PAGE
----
*"I have made a number of suggestions to Universal. These films deteriorate over time. Holding on to them for decades, without commercial exploitation just incurs storage and insurance costs."*

 

 

*"1)If they don't wish to restore and distribute, sell or partner with a qualified third party for such purpose.*

 

 

*2)Donate the films and get a nice tax write off.*

 

 

*3)Consider pay per view downstreaming rental or sale, as the DVD market is declining.*

 

 

*4)License release for TV and cable.*

 

 

*5)If the restoration costs are onerous, appeal for public support on cultural grounds."*

 

 

*"Bottom line, don't let these films sit and the can rotting, unseen by anybody. They are an important part of America's cultural, historical and film legacy!"*

 

 

It might be a trial and error process to find out the right and responsive party within their large company to address these concerns to, but I'll keep trying. It might take an actual letter (rather than an email) to get a response.

 

It would be so much easier if anybody who was a somebody within the film industry to take up this cause and make a few inquiries of their own. They would have access and stand a better chance of getting a hearing.

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> {quote:title=ThelmaTodd wrote:}{quote}Hi Cody and Markbeckauf!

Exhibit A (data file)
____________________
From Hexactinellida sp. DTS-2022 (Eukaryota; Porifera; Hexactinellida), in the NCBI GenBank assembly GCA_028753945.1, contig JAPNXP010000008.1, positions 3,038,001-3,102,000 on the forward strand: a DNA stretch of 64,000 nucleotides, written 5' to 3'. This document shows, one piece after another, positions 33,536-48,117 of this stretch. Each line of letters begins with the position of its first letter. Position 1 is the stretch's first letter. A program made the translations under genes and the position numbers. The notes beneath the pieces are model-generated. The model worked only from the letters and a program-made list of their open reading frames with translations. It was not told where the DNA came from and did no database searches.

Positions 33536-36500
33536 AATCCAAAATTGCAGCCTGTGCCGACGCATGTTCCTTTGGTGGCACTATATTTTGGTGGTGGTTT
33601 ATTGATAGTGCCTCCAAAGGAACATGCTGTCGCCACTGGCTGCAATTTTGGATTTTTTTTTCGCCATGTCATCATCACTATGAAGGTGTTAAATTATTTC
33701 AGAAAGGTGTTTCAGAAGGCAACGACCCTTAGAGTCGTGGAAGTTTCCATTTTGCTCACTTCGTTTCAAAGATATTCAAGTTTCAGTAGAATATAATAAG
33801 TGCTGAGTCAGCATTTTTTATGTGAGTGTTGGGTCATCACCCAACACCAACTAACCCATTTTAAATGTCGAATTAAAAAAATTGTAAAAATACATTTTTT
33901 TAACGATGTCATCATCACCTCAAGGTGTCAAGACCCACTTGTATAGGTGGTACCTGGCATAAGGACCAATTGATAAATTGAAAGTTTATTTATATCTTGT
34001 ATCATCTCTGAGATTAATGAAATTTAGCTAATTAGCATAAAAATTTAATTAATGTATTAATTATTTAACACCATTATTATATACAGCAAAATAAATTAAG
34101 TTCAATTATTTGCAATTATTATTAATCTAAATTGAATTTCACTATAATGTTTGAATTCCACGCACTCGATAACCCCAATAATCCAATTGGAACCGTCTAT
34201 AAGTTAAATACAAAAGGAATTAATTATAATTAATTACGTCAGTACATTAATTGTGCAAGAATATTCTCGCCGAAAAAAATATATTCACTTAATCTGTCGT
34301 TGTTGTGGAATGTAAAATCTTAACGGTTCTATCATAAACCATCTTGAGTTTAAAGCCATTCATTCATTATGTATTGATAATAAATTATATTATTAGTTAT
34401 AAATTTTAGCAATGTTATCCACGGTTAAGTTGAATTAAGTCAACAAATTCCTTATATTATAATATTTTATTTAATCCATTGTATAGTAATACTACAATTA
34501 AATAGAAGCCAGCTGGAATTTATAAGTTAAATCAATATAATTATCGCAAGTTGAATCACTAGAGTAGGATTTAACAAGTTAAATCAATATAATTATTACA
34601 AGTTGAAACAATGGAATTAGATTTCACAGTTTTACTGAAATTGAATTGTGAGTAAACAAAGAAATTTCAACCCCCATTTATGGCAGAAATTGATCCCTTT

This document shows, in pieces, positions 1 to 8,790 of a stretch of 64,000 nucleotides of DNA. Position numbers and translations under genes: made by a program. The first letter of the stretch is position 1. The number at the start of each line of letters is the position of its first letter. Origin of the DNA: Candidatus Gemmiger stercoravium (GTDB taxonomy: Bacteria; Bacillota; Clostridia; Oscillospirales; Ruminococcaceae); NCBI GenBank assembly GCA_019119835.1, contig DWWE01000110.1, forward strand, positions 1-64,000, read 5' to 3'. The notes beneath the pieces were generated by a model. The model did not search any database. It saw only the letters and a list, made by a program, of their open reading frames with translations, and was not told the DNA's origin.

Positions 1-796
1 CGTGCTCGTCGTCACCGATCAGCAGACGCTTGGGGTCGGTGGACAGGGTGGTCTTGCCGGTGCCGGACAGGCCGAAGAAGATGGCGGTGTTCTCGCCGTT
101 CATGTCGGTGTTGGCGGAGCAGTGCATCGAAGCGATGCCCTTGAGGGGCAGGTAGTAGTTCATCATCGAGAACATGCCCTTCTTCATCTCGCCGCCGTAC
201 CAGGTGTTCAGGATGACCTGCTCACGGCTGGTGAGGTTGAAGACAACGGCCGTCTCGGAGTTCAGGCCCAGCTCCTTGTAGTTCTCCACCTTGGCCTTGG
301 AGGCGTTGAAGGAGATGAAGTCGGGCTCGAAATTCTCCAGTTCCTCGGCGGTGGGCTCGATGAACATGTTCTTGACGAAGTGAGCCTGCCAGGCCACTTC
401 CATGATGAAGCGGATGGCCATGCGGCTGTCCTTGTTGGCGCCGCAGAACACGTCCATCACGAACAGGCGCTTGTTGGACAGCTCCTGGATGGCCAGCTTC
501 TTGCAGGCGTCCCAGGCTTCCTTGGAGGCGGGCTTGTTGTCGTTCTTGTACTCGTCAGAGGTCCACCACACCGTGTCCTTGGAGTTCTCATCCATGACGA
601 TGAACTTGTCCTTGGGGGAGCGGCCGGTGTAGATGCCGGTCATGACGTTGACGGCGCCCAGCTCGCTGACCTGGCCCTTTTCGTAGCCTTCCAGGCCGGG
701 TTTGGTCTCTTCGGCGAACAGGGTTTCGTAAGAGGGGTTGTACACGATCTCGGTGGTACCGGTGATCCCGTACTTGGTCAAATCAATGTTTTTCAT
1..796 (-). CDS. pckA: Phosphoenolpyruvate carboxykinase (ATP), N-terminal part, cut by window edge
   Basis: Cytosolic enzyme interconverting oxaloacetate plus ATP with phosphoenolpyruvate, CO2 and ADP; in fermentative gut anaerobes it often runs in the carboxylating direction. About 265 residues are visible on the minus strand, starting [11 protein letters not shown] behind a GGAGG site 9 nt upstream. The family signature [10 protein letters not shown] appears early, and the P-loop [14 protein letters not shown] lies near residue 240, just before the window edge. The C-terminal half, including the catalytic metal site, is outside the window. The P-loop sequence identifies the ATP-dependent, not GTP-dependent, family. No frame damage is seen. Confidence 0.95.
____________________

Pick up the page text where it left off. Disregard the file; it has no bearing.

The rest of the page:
>

> Thanks for the update! This subject has been the topic of a number of threads here over the years, and the frustration of classic film fans is palpable. Universal has been sitting on top of a major chunk of America's classic film legacy, allowing these films to rot in the can and leaving them unreleased.

>

> Writing to them has produced no response. I distinctly sensed no interest on their part in the issue. I suggested to them that they sell or partner with qualified third parties regarding restoration and release, including possibilities like pay per view downstreaming. I even mentioned to them that they could just donate the films and get a nice tax write off! Holding on to them in storage just incurs costs. All of these are reasonable points, but I got the feeling that it was like talking to a brick wall.

>

>

> Such an impasse called for third party intervention. either in the form of a potential deep pocket purchaser, or a new corporate ownership team. Mark's suggestion that we write to Comcast is spot on! I'm going to do it. I'm done writing to Universal; been there done that.

>

>

> In most countries, especially like France or Germany where they take history and culture very seriously, such pointless hoarding and retention of a large and substantial bloc of the country's classic film artifacts would amount to a scandal and lead to public outrage!

>

>

>

> speakthelma.gif

>

Universal is the same outfit that won't release any of composer Oliver Nelson's first-rate music to *The Six Million Dollar Man*. p.s. I think the dame with the tick is right. :D